Alimentaria’s solidarity

Alimentaria means food. Radically innovative food, trendy, showcased and tasted, but most of all it means food not wasted. Fira de Barcelona and Alimentaria Exhibitions are particularly sensitive in terms of surplus products that are prepared for their events and the fate of the food that exhibitors showcase on their stands.

To make to most of every ounce of food, during the celebration of the last edition of Alimentaria the organization worked hand in hand with various NGOs dedicated to the collection and distribution of food among disadvantaged groups, to recover as much food as possible.

In total, nearly 22.4 tons of food were recovered and managed by Nutrició Sense Fronteres and the Banc dels Aliments who took good care of recovered food and made sure it reached its destiny.

Mediterranean Diet and 和食

alimentaria JapMediterrani Mediterranean Diet and 和食What do the Mediterranean diet and traditional Japanese cuisine or 和食 washoku have in common? The ancestral cuisine of Mediterranean countries is based on fresh, seasonal food with an abundance of oil, wheat, wine, fruit, vegetables, fish, nuts and spices and dairy products, from cheese to yoghurt; but also rice and pasta that came from the Arabs.

Since over 2,000 years ago, the basis and central nucleus of Japanese cuisine is rice, cooked and used in very diverse ways. More coincidences are: wheat noodles, fish and shellfish, vegetables, seasonal products, mushrooms, nuts…

However, there are more common traits: tasty, healthy cuisines and their basic foods are capable of reducing the risk of suffering conditions such as high blood pressure, heart disease, obesity, diabetes and certain types of cancer, among others. It is, therefore, no wonder that they have been declared intangible cultural heritage by UNESCO.

Despite the pressures of fast food, they resist the passage of time and are subject to combinations and fusions. They are doing so within the setting of Alimentaria commemorating 400 years of trade relations between Spain and Japan. One of the main events is the open meeting between the Catalan chef Carme Ruscalleda, the only woman to hold six Michelin stars, and Keisuke Matsushima, one of the two Japanese chefs with a Michelin star in France…

In Europe and throughout the western world, Japanese restaurants are very successful, but they know how to adapt to the local market and tastes. The famous California roll is not actually of Japanese origin but was created in the establishments of Little Tokyo in Los Angeles. Japanese cuisine has evolved with the arrival of foreigners in a society that had been closed traditionally: the bread and the famous tempura, for example, were introduced by the Portuguese and curry, originally from India, was imported from Great Britain. Globalisation avant la lettre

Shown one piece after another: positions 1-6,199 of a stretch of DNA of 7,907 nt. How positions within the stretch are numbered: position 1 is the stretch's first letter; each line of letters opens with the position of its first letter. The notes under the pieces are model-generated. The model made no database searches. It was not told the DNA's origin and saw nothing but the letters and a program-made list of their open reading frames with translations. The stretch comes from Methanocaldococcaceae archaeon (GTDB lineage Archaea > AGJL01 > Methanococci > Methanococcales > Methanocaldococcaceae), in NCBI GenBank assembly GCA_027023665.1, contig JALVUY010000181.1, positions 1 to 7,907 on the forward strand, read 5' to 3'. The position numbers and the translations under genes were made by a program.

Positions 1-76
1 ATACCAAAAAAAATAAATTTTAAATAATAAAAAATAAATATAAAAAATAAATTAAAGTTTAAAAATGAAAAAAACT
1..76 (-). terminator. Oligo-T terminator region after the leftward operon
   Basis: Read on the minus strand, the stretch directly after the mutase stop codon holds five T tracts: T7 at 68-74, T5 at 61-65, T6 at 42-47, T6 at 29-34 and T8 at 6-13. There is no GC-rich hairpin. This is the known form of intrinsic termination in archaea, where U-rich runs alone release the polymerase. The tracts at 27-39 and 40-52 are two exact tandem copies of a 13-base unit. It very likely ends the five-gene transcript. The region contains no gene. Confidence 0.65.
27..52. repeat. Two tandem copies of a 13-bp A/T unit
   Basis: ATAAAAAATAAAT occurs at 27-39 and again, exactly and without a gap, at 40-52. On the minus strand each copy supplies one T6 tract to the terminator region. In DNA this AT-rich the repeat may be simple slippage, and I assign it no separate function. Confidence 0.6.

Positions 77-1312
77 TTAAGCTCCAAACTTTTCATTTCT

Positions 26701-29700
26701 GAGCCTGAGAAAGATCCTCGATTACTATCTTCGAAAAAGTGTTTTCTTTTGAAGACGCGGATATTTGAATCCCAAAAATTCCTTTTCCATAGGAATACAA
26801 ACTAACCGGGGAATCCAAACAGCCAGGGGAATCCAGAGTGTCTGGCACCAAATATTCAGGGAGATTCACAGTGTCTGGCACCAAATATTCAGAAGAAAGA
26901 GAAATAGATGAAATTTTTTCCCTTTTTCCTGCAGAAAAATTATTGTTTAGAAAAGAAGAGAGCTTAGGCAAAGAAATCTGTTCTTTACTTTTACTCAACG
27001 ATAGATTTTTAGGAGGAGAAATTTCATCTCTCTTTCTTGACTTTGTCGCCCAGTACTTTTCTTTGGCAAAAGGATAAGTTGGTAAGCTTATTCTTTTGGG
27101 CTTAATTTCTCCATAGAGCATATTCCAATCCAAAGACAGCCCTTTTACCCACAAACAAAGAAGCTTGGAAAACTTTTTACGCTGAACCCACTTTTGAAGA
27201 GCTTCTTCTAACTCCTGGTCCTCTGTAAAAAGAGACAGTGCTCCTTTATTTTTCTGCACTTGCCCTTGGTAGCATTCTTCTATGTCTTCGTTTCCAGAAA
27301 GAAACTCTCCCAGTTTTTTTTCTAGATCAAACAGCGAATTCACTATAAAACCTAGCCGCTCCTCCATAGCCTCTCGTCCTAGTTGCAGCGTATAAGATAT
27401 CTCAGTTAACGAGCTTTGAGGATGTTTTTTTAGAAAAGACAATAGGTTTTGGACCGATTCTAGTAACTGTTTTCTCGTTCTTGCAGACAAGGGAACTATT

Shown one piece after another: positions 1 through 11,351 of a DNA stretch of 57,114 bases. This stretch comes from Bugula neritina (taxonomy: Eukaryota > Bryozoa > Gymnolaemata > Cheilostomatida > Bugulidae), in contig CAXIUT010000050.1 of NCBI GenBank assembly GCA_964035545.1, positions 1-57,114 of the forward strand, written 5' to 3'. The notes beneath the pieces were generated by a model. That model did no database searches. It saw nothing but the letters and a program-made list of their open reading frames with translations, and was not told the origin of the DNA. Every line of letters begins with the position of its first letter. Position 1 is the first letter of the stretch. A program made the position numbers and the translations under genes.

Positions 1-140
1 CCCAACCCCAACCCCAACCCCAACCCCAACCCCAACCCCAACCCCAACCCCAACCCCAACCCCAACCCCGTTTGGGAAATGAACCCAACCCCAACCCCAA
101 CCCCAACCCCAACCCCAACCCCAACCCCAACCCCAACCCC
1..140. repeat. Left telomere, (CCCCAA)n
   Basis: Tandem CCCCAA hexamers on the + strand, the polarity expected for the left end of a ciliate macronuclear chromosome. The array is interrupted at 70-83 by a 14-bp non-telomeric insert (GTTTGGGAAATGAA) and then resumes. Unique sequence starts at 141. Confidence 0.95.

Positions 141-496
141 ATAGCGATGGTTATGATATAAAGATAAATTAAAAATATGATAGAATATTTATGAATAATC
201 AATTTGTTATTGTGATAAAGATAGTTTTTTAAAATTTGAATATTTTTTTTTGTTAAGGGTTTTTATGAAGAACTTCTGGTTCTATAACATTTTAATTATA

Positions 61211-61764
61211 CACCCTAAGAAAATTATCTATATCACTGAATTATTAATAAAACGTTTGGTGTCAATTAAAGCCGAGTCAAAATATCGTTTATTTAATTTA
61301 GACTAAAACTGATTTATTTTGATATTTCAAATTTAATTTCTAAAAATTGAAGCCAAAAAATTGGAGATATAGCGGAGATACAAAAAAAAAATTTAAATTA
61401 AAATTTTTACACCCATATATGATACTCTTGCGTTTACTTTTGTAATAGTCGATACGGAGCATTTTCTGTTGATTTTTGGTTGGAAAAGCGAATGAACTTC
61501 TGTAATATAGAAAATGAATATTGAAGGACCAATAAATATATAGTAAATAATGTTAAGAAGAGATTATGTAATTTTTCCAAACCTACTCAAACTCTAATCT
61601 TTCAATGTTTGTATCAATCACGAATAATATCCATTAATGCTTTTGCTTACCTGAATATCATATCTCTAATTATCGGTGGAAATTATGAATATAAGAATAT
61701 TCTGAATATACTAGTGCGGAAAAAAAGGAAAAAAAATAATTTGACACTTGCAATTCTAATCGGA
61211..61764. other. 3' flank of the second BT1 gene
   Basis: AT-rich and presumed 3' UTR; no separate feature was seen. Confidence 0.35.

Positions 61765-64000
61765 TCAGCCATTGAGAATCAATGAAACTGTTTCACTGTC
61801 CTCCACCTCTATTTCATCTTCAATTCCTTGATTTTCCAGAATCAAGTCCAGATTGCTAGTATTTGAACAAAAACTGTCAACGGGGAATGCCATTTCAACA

In Japan today, Chinese, French, Italian and Spanish influences are evident and the interest in the Mediterranean diet has grown –especially olive oil-which proposes interesting fusions such as those prepared by Carme Ruscalleda in Santa Pau Restaurant in Tokyo’s Nihonbashi district. It is, in fact, one of the 50 Michelin stars that are converging this year in The Alimentaria Experience; from Joan Roca to Juan Mari Arzak.

The tunnels of mystery

TunelsMJ The tunnels of mystery Standing 191 metres high, Montjuïc Mountain is formed by sedimentary rocks such as clays and sandstones combined with layers of marlstone deposited in a delta that flowed into the Mediterranean 15 million years ago. Due to this configuration, the mountain has a numerous naturally-formed tunnels, grottos and underground passages, through which abundant water currents pass. For this reason, lovers of esotericism see Montjuïc Mountain as a magical place with an aura of mystery.

Contributing to this mystery are the tunnels, constructed in 1640 to connect the Castle to other parts of the mountain, and the refuges built to shelter the population during the bombing of Barcelona by Franco’s troops during the Civil War.

Montjuïc’s tunnels are complemented by those in Fira de Barcelona.

On occasion of the Universal Exhibition of 1929, the lower part of the mountain, which goes from Plaza Espanya to the Olympic Stadium Area, was developed.

Avenida de Maria Cristina was created to be an entrance portico to the exhibition centre, with ornamental water fountains on both sides that flowed into the Magic Fountain, designed by Carles Bohigas. In order to make this masterpiece of engineering possible, a tunnel was built on each side of the avenue, passing under the current borders at a depth of 5 metres.